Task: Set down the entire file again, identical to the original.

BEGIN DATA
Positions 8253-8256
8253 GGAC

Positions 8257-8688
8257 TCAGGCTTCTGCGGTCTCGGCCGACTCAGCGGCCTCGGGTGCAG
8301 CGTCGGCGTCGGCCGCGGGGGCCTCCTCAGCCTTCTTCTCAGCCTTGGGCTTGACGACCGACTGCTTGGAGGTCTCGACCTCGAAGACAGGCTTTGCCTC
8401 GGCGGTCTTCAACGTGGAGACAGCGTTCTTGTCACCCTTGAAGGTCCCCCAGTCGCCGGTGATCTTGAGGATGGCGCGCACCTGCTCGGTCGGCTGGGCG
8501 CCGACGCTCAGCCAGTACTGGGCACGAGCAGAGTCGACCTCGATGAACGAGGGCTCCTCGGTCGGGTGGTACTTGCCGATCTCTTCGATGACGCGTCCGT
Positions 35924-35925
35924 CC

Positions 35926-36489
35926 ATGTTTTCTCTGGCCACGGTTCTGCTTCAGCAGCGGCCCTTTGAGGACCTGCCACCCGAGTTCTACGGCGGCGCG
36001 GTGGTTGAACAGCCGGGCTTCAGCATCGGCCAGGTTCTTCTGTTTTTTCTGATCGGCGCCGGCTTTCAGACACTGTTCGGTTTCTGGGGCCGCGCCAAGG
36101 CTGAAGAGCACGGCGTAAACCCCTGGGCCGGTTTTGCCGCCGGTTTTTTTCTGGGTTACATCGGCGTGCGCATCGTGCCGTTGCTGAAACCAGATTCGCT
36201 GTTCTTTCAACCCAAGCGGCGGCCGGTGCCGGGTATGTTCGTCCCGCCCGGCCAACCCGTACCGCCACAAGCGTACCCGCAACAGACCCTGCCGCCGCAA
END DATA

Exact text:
Positions 8253-8256
8253 GGAC

Positions 8257-8688
8257 TCAGGCTTCTGCGGTCTCGGCCGACTCAGCGGCCTCGGGTGCAG
8301 CGTCGGCGTCGGCCGCGGGGGCCTCCTCAGCCTTCTTCTCAGCCTTGGGCTTGACGACCGACTGCTTGGAGGTCTCGACCTCGAAGACAGGCTTTGCCTC
8401 GGCGGTCTTCAACGTGGAGACAGCGTTCTTGTCACCCTTGAAGGTCCCCCAGTCGCCGGTGATCTTGAGGATGGCGCGCACCTGCTCGGTCGGCTGGGCG
8501 CCGACGCTCAGCCAGTACTGGGCACGAGCAGAGTCGACCTCGATGAACGAGGGCTCCTCGGTCGGGTGGTACTTGCCGATCTCTTCGATGACGCGTCCGT
Positions 35924-35925
35924 CC

Positions 35926-36489
35926 ATGTTTTCTCTGGCCACGGTTCTGCTTCAGCAGCGGCCCTTTGAGGACCTGCCACCCGAGTTCTACGGCGGCGCG
36001 GTGGTTGAACAGCCGGGCTTCAGCATCGGCCAGGTTCTTCTGTTTTTTCTGATCGGCGCCGGCTTTCAGACACTGTTCGGTTTCTGGGGCCGCGCCAAGG
36101 CTGAAGAGCACGGCGTAAACCCCTGGGCCGGTTTTGCCGCCGGTTTTTTTCTGGGTTACATCGGCGTGCGCATCGTGCCGTTGCTGAAACCAGATTCGCT
36201 GTTCTTTCAACCCAAGCGGCGGCCGGTGCCGGGTATGTTCGTCCCGCCCGGCCAACCCGTACCGCCACAAGCGTACCCGCAACAGACCCTGCCGCCGCAA